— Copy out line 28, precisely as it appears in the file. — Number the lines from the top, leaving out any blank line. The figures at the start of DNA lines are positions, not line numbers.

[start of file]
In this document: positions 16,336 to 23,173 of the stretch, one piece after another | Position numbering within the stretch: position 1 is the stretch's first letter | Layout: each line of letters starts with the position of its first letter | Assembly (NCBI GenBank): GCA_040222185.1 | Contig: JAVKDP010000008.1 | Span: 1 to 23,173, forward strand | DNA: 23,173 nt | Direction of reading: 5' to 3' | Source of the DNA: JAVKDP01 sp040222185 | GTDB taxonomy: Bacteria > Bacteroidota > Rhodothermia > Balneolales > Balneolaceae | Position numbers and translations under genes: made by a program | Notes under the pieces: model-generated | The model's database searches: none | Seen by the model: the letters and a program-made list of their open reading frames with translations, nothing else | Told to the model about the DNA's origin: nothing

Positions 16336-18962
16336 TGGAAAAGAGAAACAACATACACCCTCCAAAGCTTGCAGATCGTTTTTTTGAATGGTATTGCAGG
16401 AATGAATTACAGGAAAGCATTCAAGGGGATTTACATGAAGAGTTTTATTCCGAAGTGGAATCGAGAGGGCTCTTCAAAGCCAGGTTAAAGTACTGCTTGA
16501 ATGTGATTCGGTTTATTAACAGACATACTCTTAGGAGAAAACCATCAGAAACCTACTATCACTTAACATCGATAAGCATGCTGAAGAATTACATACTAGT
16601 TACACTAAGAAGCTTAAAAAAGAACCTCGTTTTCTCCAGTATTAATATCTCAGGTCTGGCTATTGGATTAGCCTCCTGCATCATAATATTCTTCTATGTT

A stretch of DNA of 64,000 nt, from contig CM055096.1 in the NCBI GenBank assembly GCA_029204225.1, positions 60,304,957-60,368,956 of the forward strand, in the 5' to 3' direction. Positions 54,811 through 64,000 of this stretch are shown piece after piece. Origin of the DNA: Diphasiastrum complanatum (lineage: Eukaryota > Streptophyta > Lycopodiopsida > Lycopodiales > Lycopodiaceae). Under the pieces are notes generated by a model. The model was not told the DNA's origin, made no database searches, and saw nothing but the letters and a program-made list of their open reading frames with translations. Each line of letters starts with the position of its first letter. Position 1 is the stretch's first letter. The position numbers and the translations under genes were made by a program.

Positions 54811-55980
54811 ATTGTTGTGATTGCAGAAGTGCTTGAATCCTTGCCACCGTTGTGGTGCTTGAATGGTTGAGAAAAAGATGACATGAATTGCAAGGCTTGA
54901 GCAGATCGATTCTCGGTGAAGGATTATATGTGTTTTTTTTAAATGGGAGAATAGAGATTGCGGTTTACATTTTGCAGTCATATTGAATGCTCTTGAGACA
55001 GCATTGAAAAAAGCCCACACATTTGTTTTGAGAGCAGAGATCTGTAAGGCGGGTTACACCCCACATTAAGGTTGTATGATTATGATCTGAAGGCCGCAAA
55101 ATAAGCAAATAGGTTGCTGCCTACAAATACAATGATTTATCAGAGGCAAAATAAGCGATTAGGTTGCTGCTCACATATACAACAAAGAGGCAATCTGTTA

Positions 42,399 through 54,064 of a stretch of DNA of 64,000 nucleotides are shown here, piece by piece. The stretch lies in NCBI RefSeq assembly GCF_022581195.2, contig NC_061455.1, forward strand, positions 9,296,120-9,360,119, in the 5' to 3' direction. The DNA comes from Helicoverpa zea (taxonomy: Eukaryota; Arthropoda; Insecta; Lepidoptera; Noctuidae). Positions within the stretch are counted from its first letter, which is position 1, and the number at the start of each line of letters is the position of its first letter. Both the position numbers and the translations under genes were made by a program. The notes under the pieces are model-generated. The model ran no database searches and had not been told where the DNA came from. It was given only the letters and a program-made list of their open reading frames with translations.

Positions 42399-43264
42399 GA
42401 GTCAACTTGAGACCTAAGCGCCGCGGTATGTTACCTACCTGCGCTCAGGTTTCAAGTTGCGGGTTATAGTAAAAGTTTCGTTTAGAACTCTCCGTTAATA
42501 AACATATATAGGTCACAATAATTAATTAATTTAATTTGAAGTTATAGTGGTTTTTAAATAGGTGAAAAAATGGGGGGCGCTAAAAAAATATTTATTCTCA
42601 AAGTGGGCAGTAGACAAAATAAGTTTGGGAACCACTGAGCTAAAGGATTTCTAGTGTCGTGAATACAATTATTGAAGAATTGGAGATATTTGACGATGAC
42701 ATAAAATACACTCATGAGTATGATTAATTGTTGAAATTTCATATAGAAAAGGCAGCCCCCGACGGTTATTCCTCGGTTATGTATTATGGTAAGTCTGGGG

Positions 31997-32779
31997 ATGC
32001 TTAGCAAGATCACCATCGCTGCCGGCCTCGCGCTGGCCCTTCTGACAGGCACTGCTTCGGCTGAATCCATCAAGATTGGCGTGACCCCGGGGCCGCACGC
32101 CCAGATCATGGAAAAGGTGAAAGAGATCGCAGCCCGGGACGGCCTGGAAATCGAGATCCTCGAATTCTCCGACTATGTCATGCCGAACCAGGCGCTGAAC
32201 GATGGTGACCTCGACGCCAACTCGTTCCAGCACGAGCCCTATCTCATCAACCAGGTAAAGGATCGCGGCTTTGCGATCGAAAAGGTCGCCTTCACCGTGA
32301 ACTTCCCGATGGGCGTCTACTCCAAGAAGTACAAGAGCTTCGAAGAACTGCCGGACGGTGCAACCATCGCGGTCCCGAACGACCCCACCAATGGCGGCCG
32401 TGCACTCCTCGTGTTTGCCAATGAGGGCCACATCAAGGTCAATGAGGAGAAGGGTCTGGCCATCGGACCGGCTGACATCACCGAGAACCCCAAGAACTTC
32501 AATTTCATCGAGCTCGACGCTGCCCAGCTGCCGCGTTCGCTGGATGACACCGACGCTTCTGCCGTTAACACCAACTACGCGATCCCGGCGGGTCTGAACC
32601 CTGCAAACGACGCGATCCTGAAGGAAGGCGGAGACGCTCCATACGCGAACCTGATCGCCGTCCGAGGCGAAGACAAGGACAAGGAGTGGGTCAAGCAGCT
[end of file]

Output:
32601 CTGCAAACGACGCGATCCTGAAGGAAGGCGGAGACGCTCCATACGCGAACCTGATCGCCGTCCGAGGCGAAGACAAGGACAAGGAGTGGGTCAAGCAGCT